Fixed income notched another month of decent gains in April as Treasury yields fell shutterstock_105096245_stockmarketchartslightly. At 2.6%, 10-year Treasury note yields remain 40 basis points below where they started the year and only 60 basis points higher than when the Fed began discussing tapering a year ago. All fixed income sectors were in positive territory for the month, led again by credit. Both investment grade and high yield credit spreads continue to grind tighter. Within the U.S. credit sector fundamentals are solid and the supply/demand dynamic is favorable, but valuations are elevated, especially in the investment grade space. We favor an actively managed best ideas strategy in high yield today, rather than broad market exposure. Municipal bonds have outpaced the broad fixed income market, helped by improving fundamentals and a positive technical backdrop.

While we believe that the long term bias is for interest rates to move higher, the move will be protracted. Sluggish economic growth, low inflation and geopolitical risks are keeping a lid on rates for the short-term. Despite our view on rates, fixed income still plays an important role in portfolios, as protection against equity market volatility. Our fixed income positioning in portfolios – which includes an emphasis on yield advantaged, shorter duration and low volatility absolute return strategies – is  designed to successfully navigate a rising or stable interest rate environment.

We approach our macro view as a balance between headwinds and tailwinds. We believe the scale remains tipped in favor of tailwinds as we move through the second quarter, with a number of factors supporting the economy and markets over the intermediate term.

  • Global monetary policy remains accommodative: Even with the Fed tapering asset purchases, short-term interest rates should remain near-zero until 2015 if inflation remains low. In addition, the ECB stands ready to provide support if necessary, and the Bank of Japan continues its aggressive monetary easing program.
  • Global growth stable: U.S. economic growth has been slow but steady. While the weather had a negative impact on growth in the first quarter, we expect growth to pick up in the second quarter. Outside of the U.S., growth has not been very robust, but it is still positive.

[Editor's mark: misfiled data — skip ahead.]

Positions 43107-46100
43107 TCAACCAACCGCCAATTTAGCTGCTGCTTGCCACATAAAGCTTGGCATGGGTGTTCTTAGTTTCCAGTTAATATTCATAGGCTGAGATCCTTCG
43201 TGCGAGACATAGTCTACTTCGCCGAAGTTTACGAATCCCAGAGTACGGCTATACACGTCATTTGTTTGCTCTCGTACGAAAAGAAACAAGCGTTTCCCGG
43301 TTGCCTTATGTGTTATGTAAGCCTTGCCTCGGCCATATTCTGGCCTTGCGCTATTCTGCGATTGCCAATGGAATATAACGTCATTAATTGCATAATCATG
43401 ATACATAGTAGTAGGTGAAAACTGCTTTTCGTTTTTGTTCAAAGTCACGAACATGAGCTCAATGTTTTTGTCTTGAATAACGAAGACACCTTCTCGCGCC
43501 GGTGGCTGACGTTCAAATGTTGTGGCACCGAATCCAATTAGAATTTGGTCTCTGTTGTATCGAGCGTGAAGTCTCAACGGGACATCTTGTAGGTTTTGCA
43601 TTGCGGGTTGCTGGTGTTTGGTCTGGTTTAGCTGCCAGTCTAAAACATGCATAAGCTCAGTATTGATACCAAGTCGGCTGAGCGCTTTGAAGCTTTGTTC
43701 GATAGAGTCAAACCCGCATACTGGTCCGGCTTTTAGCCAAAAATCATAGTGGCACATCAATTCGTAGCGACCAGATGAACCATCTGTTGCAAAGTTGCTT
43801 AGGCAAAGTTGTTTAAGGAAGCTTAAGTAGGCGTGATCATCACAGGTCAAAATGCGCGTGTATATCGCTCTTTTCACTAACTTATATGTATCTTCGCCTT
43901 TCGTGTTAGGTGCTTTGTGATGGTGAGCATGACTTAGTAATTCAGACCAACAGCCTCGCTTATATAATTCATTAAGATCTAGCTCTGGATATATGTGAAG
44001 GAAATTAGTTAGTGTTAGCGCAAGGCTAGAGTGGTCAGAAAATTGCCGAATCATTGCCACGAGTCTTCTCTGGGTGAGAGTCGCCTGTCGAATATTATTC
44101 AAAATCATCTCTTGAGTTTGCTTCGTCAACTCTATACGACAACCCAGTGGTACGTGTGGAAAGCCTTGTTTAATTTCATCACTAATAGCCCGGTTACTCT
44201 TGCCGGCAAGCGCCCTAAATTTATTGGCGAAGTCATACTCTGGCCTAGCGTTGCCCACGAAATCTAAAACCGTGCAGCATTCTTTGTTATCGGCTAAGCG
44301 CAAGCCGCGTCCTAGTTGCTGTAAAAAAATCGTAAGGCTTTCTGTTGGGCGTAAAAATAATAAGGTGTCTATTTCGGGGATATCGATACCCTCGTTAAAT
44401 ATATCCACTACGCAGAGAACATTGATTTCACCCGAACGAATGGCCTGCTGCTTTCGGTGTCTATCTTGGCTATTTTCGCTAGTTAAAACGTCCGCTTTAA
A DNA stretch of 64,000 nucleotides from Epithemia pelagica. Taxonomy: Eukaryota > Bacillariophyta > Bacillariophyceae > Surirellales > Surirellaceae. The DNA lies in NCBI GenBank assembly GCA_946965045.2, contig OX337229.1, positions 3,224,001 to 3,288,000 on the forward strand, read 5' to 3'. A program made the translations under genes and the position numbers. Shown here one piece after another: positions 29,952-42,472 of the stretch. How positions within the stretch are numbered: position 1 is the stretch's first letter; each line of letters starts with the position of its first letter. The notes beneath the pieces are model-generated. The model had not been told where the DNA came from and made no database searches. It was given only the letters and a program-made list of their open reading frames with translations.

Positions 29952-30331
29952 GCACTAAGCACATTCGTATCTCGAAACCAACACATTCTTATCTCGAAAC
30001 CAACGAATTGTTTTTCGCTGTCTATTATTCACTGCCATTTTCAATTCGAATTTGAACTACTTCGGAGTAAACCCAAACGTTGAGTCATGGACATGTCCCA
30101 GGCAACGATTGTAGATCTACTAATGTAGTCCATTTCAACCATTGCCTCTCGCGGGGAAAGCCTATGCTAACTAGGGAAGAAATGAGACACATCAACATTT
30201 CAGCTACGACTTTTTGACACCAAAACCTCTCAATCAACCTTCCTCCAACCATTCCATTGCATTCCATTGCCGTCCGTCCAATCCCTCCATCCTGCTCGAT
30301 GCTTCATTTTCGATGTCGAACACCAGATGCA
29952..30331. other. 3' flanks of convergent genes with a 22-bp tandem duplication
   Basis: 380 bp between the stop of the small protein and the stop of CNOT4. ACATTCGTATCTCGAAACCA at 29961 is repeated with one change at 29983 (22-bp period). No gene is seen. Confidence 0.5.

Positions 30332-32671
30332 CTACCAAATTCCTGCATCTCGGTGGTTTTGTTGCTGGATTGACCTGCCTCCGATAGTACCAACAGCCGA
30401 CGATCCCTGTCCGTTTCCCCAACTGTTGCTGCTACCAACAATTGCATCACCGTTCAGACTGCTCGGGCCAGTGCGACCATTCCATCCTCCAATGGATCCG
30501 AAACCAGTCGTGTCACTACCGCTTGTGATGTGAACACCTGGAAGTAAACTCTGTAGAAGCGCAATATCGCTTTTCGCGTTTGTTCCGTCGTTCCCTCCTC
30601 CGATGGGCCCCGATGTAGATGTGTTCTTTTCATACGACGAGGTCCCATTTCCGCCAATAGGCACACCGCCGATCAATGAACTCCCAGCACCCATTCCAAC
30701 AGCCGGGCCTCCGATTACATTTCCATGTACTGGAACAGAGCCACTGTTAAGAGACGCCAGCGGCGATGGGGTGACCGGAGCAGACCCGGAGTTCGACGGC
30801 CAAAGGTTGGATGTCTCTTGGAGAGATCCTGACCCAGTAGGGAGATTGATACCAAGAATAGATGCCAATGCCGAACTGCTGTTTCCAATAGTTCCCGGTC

• Labor market progress: The recovery in the labor market has been slow, but we have continued to add jobs. The unemployment rate has fallen to 6.3%.
  • Inflation tame: With the CPI increasing just +1.5% over the last 12 months and core CPI running at +1.7%, inflation is below the Fed’s 2% target. Inflation expectations have also been contained, providing the Fed flexibility to remain accommodative.
  • U.S. companies remain in solid shape: U.S. companies have solid balance sheets that are flush with cash that could be reinvested, used for acquisitions, or returned to shareholders. Deal activity has picked up this year. Corporate profits remain at high levels and margins have been resilient.
  • Less Drag from Washington: After serving as a major uncertainty over the last few years, there has been some movement in Washington. Fiscal drag will not have a major impact on growth this year. Congress agreed to both a budget and the extension of the debt ceiling. The deficit has also shown improvement in the short-term.
  • Equity fund flows turned positive: Continued inflows would provide further support to the equity markets.

However, risks facing the economy and markets remain, including:

  • Fed Tapering/Tightening: If the Fed continues at the current pace, quantitative easing should end in the fourth quarter. Risk assets have historically reacted negatively when monetary stimulus has been withdrawn; however, this withdrawal is more gradual and the economy appears to be on more solid footing this time. The new Fed chairperson also adds to the uncertainty. Should economic growth and inflation pick up, market participants will shift quickly to concern over the timing of the Fed’s first interest rate hike.
  • Emerging Markets: Slower growth and capital outflows could continue to weigh on emerging markets. While growth in China is slowing, there is not yet evidence of a hard landing.
  • Election Year: While we noted there has been some progress in Washington, market volatility could pick up in the summer should the rhetoric heat up in Washington in preparation for the mid-term elections.
  • Geopolitical Risks: The events surrounding Russia and Ukraine are further evidence that geopolitical risks cannot be ignored.

Risk assets should continue to perform if real growth continues to recover; however, we could see volatility as markets digest the continued withdrawal of stimulus by the Federal Reserve. Economic data will be watched closely for signs that could lead to tighter monetary policy earlier than expected. Equity market valuations are fair, but are not overly rich relative to history, and may even be reasonable when considering the level of interest rates and inflation. Credit conditions still provide a positive backdrop for the markets.

Our portfolios are positioned to take advantage of continued strength in risk assets, and we continue to emphasize high conviction opportunities within asset classes, as well as strategies that can exploit market inefficiencies.

Source:  Brinker Capital

Source: Brinker Capital

Data points above compiled from FactSet, Standard & Poor’s, MSCI, and Barclays. The views expressed are those of Brinker Capital and are for informational purposes only. Holdings subject to change.